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Privacy Policy

Your privacy is important to HealthWorks Pvt. Ltd. This privacy statement provides information about the personal information that HealthWorks Pvt. Ltd collects, and the ways in which HealthWorks Pvt. Ltd. uses that personal information

Personal information collection
HealthWorks Pvt. Ltd. may collect and use the following kinds of personal information:
  • information about your use of this website (including [Helping you in your lifestyle disorder, guiding you to the right consultant and to help you better you
  • information that you provide using for the purpose of registering with the website (including [Name, Email address, Telephone number, referral contact and city
  • any other information that you send to HealthWorks Pvt. Ltd.

Using personal information
HealthWorks Pvt. Ltd. may use your personal information to:
  • Administer this website
  • Personalize the website for you
  • Enable your access to and use of the website services
  • Publish information about you on the website
  • Supply to you services that you purchase
  • Send to you statements and invoices
  • Send you marketing communications

Where HealthWorks Pvt. Ltd. discloses your personal information to its agents or sub-contractors for these purposes, the agent or sub-contractor in question will be obligated to use that personal information in accordance with the terms of this privacy statement.

In addition to the disclosures reasonably necessary for the purposes identified elsewhere above, HealthWorks Pvt. Ltd. may disclose your personal information to the extent that it is required to do so by law, in connection with any legal proceedings or prospective legal proceedings, and in order to establish, exercise or defend its legal rights.

Securing your data
HealthWorks Pvt. Ltd. will take reasonable technical and organisational precautions to prevent the loss, misuse or alteration of your personal information.
HealthWorks Pvt. Ltd. will store all the personal information you provide [on its secure servers.
Information relating to electronic transactions entered into via this website will be protected by encryption technology.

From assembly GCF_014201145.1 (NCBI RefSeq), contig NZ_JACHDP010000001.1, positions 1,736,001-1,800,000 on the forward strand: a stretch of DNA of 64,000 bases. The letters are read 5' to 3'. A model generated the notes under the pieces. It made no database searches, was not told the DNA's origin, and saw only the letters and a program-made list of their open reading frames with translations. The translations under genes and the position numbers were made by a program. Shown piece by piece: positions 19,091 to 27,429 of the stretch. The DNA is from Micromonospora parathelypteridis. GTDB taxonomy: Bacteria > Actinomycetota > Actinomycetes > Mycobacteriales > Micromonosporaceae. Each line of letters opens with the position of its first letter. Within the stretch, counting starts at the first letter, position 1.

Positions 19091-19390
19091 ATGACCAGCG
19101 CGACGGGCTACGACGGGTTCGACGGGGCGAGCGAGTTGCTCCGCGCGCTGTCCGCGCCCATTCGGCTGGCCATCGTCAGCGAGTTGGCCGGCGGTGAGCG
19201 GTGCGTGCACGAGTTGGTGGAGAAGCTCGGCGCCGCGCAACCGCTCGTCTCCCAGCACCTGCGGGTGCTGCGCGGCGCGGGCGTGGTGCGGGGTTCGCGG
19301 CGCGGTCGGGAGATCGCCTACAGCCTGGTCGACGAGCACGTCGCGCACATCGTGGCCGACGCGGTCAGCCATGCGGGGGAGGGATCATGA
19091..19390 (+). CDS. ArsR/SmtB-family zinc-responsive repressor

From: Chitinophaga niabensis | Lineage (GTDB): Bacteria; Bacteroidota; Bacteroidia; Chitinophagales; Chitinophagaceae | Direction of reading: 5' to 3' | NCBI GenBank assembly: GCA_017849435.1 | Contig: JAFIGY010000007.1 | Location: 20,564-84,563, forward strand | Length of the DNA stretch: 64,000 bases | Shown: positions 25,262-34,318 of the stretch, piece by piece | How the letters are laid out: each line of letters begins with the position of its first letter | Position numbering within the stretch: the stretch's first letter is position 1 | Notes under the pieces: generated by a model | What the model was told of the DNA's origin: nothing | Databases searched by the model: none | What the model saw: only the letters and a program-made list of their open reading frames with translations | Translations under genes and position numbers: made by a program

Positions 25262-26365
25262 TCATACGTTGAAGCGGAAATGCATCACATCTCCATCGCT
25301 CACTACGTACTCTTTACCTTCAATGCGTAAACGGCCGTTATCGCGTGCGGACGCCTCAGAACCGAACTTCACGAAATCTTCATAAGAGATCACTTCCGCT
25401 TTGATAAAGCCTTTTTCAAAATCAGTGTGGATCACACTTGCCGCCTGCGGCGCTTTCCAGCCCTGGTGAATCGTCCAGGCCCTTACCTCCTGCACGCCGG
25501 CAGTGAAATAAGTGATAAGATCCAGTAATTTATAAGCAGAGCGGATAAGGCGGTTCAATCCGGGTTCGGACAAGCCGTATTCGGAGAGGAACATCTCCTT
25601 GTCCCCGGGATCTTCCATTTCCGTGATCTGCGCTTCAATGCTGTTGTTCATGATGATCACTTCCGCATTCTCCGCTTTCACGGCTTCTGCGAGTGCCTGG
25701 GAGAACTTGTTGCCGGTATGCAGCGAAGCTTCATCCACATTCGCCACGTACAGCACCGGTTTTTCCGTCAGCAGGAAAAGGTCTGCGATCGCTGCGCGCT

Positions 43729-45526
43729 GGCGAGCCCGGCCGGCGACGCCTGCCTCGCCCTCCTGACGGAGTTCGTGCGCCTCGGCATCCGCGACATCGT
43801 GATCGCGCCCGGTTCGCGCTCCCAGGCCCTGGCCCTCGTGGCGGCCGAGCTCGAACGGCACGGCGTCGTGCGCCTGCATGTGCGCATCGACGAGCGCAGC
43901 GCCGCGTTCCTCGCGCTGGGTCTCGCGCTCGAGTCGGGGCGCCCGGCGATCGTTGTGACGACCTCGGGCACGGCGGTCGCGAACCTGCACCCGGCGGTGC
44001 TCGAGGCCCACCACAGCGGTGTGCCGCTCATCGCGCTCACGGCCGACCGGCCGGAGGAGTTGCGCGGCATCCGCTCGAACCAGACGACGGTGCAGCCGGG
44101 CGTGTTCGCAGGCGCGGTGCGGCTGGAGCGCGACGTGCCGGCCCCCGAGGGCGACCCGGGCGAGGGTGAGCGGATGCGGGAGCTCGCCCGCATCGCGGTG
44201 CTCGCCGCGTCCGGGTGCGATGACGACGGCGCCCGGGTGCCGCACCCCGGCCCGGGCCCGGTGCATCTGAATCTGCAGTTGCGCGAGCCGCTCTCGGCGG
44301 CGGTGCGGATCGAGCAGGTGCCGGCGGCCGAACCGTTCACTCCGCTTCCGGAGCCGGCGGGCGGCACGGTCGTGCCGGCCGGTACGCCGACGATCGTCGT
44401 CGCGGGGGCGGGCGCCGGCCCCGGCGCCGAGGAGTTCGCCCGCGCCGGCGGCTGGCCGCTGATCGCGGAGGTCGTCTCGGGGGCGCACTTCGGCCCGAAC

Cross-border data transfers
Information that HealthWorks Pvt. Ltd. collects may be stored and processed in and transferred between any of the countries in which HealthWorks Pvt. Ltd. operates to enable the use of the information in accordance with this privacy policy.

In addition, personal information that you submit for publication on the website will be published on the internet and may be available around the world.

You agree to such cross-border transfers of personal information.

Updating this statement
HealthWorks Pvt. Ltd. may update this privacy policy by posting a new version on this website.
You should check this page occasionally to ensure you are familiar with any changes.

Other websites
This website contains links to other websites.
HealthWorks Pvt. Ltd.is not responsible for the privacy policies or practices of any third party.

Contact HealthWorks Pvt. Ltd.
If you have any questions about this privacy policy or HealthWorks Pvt. Ltd. treatment of your personal information, please write:
  • by email to info@myhealthworks.in

Cardiomyopathy and COQ10

Abstract
The tissue levels of coenzyme Q10 (CoQ10) in endomyocardial biopsy samples and blood from 43 patients with cardiomyopathy were determined by steps of extraction, purification, and HPLC. The biopsy samples were obtained from the patients after a routine heart catheterization. Six patients were of class I, 18 of class II, 11 of class III, and 8 of class IV (classified according to guidelines of the New York Heart Association). True control biopsies of healthy hearts are not available for ethical reasons, but the data of the four classes by severity of disorder may be justifiably compared. Patients of class IV had lower (P less than 0.01) levels of CoQ10 than those of class I. Patients of classes III and IV had a lower (P less than 0.0001) level than those of classes I and II. Biopsy samples were obtained from five patients after treatment with CoQ10 for 2-8 months. The increases of CoQ10 levels ranged from 20% to 85%; the mean value was higher (P less than 0.02) than before treatment. Blood deficiencies also increase with severity of disorder, but not as markedly as for the biopsies. These data reveal a myocardial deficiency of CoQ10, which is higher with increasing severity of disorder and is reduced by therapy. This biochemistry correlates with the effective treatment of cardiomyopathy with CoQ10.

During 1982-86, 43/137 patients with a cardiomyopathy, Classes II, III and IV, had ejection fractions (EF) below 40%, and a mean EF of 25.1 +/- 10.3%. During treatment of these 43 patients with a coenzymeQ10 (CoQ10), EF increased to 41.6 +/- 14.3% (p less than 0.001) over a mean period of 3 months (range, 2-4 months). At four subsequent periods up to 36 months. EF ranged from 43.1 +/- 13.3 to 49.7 +/- 6.4% (each period, p less than 0.001). The mean CoQ10 control blood level was 0.85 +/- 0.26 micrograms/ml which increased on treatment to 1.7 to 2.3 micrograms/ml for five periods up to 36 months (each period, p less than 0.001). The survival rates for all 137 patients treated with CoQ10 and for the 43 patients with EF below 40% were both about 75%/46 months. These two survival rates were comparable between 24 and 46 months, which is of extraordinary significance and importance when compared to survival of about 25%/36 months for 182 patients with EF below 46% on conventional therapy without CoQ10. The improved cardiac function and pronounced increase of survival show that therapy with CoQ10 is remarkably beneficial due to correction of CoQ10 deficiency in mechanisms of bioenergetics.

PubMed ID3856239 Publication HistoryPublished on February 1, 1985